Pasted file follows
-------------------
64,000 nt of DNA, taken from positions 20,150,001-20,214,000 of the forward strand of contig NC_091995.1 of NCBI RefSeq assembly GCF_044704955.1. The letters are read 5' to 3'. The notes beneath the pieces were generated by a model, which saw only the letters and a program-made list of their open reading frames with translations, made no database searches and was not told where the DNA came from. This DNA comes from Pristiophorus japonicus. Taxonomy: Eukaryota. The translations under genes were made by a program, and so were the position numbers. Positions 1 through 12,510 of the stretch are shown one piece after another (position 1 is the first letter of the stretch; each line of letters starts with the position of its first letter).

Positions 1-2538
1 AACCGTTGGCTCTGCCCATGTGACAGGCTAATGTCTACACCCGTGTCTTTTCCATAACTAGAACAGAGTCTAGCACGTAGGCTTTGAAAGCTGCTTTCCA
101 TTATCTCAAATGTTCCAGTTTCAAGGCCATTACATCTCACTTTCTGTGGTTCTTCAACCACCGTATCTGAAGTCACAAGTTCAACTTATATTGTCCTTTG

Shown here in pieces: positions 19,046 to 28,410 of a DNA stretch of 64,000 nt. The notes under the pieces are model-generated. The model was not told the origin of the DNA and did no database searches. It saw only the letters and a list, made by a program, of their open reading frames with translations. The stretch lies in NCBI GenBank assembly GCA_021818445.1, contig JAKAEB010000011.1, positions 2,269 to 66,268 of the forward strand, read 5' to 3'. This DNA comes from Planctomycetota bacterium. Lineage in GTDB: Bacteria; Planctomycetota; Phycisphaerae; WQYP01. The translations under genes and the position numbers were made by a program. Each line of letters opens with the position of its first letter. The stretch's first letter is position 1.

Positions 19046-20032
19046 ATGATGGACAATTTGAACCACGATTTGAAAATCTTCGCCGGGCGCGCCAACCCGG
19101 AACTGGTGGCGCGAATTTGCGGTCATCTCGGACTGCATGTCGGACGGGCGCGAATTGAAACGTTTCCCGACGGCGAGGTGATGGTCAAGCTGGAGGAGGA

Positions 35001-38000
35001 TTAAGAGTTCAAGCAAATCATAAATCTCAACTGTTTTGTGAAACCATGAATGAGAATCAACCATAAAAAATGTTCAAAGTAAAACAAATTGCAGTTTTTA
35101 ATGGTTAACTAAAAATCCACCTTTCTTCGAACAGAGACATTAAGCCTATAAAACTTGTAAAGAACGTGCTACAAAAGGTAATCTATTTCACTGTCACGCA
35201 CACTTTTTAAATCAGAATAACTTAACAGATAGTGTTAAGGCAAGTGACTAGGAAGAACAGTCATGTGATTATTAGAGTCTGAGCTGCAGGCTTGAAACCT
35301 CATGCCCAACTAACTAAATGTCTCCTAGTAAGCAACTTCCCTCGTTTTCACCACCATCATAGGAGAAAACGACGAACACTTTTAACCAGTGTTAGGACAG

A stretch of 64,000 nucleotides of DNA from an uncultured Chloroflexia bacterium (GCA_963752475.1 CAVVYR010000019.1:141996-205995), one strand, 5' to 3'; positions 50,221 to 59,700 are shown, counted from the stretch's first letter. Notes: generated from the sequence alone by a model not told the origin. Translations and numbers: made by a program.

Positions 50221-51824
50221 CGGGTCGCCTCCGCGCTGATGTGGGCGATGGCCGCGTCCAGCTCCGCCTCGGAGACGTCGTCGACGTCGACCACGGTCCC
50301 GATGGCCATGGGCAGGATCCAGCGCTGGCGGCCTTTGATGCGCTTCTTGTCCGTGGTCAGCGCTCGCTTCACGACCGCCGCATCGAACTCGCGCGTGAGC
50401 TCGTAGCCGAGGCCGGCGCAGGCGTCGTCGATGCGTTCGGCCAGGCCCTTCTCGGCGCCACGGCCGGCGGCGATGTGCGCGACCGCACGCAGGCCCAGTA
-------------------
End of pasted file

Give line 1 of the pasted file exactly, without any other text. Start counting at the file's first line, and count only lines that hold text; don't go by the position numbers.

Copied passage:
64,000 nt of DNA, taken from positions 20,150,001-20,214,000 of the forward strand of contig NC_091995.1 of NCBI RefSeq assembly GCF_044704955.1. The letters are read 5' to 3'. The notes beneath the pieces were generated by a model, which saw only the letters and a program-made list of their open reading frames with translations, made no database searches and was not told where the DNA came from. This DNA comes from Pristiophorus japonicus. Taxonomy: Eukaryota. The translations under genes were made by a program, and so were the position numbers. Positions 1 through 12,510 of the stretch are shown one piece after another (position 1 is the first letter of the stretch; each line of letters starts with the position of its first letter).